The Invisibles is about a group of four friends who met at Turning Winds, a home for girls. Despite the fact that they came from different backgrounds of abuse, they relied on each other while at the home. They held a meeting every full moon to talk about their wishes, dreams, and to remind themselves that they chose to remain invisible to everyone except each other.
After high school graduation, everyone except Nora leaves the town they grew up in. Not hearing from any of them for 15 years, Nora is surprised to get a call begging her to meet them in Chicago. One of them is battling depression and just tried to kill herself. She is requesting for the rest of the Invisibles to visit her for the weekend.
When they get together again, Nora realizes just how much everyone has changed, drilling in her the feeling that she alone got stuck, still living in the past. Fond memories are recalled and success stories are exchanged; everything seems to have gone right for the group. However, as the four women spend more time together, each one of them can see that they are all still struggling with the same old demon that brought them to Turning Winds. To be completely free, they need to face their demon and just like before, the Invisibles need to rely on each other to do it.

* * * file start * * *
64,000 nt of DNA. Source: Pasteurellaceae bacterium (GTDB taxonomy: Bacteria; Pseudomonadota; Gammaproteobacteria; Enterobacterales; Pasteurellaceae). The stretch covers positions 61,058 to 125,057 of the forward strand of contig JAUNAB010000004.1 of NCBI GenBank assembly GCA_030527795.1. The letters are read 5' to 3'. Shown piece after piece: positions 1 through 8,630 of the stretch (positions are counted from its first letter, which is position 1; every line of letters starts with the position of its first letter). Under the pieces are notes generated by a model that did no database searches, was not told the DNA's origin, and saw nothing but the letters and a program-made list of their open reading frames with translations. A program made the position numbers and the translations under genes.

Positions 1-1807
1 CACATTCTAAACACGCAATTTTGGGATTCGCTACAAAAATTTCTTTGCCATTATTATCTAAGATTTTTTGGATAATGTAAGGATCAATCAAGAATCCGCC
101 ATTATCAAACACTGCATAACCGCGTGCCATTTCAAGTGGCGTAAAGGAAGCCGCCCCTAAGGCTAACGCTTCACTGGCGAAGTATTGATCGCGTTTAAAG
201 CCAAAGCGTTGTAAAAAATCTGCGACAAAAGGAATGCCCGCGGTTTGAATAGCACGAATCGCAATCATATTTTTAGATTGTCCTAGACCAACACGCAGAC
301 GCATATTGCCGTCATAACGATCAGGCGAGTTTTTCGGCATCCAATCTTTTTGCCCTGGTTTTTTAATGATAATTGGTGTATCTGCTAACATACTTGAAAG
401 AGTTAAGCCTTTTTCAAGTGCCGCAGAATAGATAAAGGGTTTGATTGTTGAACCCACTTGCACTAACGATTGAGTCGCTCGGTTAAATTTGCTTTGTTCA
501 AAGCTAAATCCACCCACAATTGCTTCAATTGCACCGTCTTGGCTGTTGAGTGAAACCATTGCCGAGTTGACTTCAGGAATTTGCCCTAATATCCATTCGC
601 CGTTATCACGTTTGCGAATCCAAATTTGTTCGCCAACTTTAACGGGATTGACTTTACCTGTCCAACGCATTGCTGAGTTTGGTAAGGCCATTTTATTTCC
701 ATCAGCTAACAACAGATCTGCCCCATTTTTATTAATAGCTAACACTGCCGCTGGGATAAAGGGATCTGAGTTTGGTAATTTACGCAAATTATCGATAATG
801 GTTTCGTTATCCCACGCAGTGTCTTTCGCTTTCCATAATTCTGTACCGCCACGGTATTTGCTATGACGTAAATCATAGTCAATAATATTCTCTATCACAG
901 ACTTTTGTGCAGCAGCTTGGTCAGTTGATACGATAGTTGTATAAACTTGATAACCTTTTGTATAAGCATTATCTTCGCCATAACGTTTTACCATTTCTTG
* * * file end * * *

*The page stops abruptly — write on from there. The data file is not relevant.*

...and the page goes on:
In a genre that is very flooded with story lines of groups of women held by a common bond, Cecilia Galante provides a fresh and ardent voice. The narration is seamless, and the flashbacks show the palpable connection between their past and present. It is also refreshing that Galante did not focus on revenge, but instead she created really strong, inspiring characters who just want to have a different life, despite their flaws and mistakes.
The characterization of Nora, the main protagonist, was solid, and I like that Gallante treated both Turning Winds and the full moon as characters. However, I do wish that the characterization of the other three women was deeper. The book is written in a third person narrative but Nora’s development is noticeably more profound than the rest. It does not make the story less engaging, but I found myself constantly looking for it as I read through the chapters.
I adore the clever background on how the title came about. It will not be a spoiler if I mention it, but for avid readers, finding it out will bring a satisfied smile to your face. It did for me, and I’d rather not take that experience away from any reader.
Friendship and forgiveness. These are the main themes in the book. A friendship that lasts a lifetime and forgiveness, not just for others, but for ourselves. These universal themes make this book an inviting read for everyone. It will be worth your while.
Neriza Alba works a regular 9-to-5 job in Stockholm where she resides with her husband. In addition to reading, she enjoys travelling and curling up with a glass of good wine.
Review copy was provided free of any obligation by William Morrow Paperbacks. No monetary or any other form of compensation was received.